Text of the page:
Olympic rings are about more than ringing up blowout scores

Phil Jackman

July 02, 1992|By Phil Jackman

In the book, "The Story of the Olympic Games," there's a passage starting a review of the III Olympiad in St. Louis that reads, "Looking over the record, the question arises as to whether the Olympic Games of 1904 were a sweeping victory for the United States or a broad farce as a program of international athletic competition. Of the 22 track and field events, U.S. athletes won 21."

No matter what happens with our so-called Dream Team of NBA stars at the Summer Olympics in Spain later this month -- and, seriously, can there be any doubt? -- the above assessment figures to serve as a prologue.

Grenada, Panama, the basketball venue in Barcelona. So much for Baron Pierre de Courbetin's pie-in-the-sky notion that participation be the ultimate goal of Olympic sport as it helps promote international amity in broader fields.

Thing is, it's not as though the old Red, White and Blue hadn't performed handsomely under our previous system of sending amateurs (by definition) as our representatives. A record of 84-2 constitutes a winning percentage of .977; hey, that ain't good enough?

The popular line is that we had fallen on tough times in international competition and this could not be tolerated. After all, hoops is our game. Bull! If the people who control basketball as it pertains to worldwide play feel so strongly about those perceived embarrassments at the world championships, fine. Let them put together an unbeatable machine to wrest that title.

No way, that's not the flag-waving, fund-raising, product-promoting made-for-TV extravaganza the Games have become. This dollar-induced attack by the sport, the country and the media on the Olympic Ideal, as bruised and battered as it is, is unconscionable.

For nearly eight Olympiads we were unstoppable, a string of 62 victories being recorded by an average score of 79-46. Great memories carried on of the "Kentucky gang" in 1948, Bob Kurland, Bill Russell, the fabulous 1960 squad of Oscar Robertson, Jerry West, Walt Bellamy and Jerry Lucas and the kid from Detroit, Spencer Haywood, doing it all in '68.

That run concluded with the infamous "three endings" loss to the Soviet Union in 1972, but we were secure in the knowledge that we weren't the victims of a controversial decision but out-and-out grand theft.

Two more gold medals and 21 more victories were added before the semifinals in Seoul four years ago when, for the first time zTC since 1936 and Berlin, we were beaten on the square by the Soviets, 82-76.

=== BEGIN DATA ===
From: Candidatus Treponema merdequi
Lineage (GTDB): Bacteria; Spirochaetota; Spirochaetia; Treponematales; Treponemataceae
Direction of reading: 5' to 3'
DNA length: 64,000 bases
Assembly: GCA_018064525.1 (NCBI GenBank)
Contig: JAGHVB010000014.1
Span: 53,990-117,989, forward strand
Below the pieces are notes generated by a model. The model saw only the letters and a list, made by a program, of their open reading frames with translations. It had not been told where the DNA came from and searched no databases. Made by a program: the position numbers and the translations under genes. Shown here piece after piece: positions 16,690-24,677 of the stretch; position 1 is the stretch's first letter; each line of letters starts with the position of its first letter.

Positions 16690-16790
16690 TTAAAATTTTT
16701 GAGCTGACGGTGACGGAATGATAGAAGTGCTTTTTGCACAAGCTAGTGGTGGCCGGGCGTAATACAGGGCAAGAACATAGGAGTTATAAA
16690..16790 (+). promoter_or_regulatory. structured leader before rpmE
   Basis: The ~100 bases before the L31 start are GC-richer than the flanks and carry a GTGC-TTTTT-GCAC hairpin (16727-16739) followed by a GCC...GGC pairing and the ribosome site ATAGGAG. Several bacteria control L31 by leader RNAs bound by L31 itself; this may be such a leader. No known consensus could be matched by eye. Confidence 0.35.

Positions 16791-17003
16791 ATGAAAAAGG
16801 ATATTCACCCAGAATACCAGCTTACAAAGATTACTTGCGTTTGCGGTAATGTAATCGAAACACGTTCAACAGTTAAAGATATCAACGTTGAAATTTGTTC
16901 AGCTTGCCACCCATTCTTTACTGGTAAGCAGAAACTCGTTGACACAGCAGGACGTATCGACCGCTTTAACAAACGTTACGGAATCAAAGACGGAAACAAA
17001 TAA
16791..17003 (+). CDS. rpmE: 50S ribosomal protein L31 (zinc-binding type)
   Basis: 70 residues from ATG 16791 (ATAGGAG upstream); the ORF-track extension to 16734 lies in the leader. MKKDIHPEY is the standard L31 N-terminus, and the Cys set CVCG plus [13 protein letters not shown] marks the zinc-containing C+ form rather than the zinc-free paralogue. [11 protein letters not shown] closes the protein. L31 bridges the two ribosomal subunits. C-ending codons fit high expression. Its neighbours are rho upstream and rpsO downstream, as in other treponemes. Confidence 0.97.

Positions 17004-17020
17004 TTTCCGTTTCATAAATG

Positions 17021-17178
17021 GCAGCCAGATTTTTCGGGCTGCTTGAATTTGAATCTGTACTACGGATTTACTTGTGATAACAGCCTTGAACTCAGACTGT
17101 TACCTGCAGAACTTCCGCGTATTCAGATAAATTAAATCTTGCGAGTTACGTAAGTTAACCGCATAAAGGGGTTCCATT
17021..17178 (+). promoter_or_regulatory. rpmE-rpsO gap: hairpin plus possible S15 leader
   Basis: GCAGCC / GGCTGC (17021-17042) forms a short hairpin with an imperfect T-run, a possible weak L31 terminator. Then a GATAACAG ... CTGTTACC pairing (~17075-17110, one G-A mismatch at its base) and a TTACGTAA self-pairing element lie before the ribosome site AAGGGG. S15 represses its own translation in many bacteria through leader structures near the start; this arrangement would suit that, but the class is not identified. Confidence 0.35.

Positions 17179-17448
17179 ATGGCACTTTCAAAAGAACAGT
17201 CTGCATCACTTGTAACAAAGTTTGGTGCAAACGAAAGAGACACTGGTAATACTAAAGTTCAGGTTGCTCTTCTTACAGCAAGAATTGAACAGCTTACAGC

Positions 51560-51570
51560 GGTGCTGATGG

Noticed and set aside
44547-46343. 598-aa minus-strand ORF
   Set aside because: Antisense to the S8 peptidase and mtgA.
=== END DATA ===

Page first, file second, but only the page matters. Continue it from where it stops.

We were still producing hundreds of basketball players just shy of NBA talent, but the opposition had closed the gap and what little help the likes of Sarunas Marciulionis, Arvidas Sabonis and Rimas Kurtinaitis needed, ruinous Yankee strategy provided.

Rounding up these ringers to cavort joyously to 60-point victories isn't the worst part of this caper. It took a bit of coercion on the part of sponsors, the public and the NBA to shanghai some players aboard the good ship slaughter and right there hoping to turn the whole show into "August Madness" and "The Road to Barcelona" is NBC. Pity.

Christian Laettner of Duke wasn't practicing with his pro brethren for a week when he thought what lies ahead. "It's going to be bad," he said. "I think fans will be bored as hell watching us." No dummy, he.

* A couple of things you might not have been aware of regarding Olympic hoops:

* Basketball wasn't introduced to the Games in Berlin in 1936 as is popularly thought. There was a tournament at the St. Louis Games in 1904, which were pretty much a travesty because not only didn't powerhouses Great Britain and France send teams but the U.S. colleges and athletic clubs boycotted the event.

* Adolf Hitler and his gang knew nothing from hoops in '36, so while a half-dozen stadiums had monstrous seating capacity, the basketball tourney was placed at an outdoor tennis facility where rain turned the clay to mud. In the final, players couldn't even bounce the ball or stand up and the U.S. beat France just 19-8.

* Our very first official team in 1936 was made up mainly of players who worked at Universal Studios in Hollywood and played ball for fun on the side.

* An Olympic tourney had already started one year when it was suggested that a limit of 6 feet 3 be placed on all players. The U.S. screamed bloody murder and the suggestion died.

* As far back as 1952 (Helsinki) the Soviets were a threat, losing just 36-25 to the Clyde Lovellette team.

* The 1960 cast won eight games by an average score of 102-59, a feat even for this all-NBA gang.

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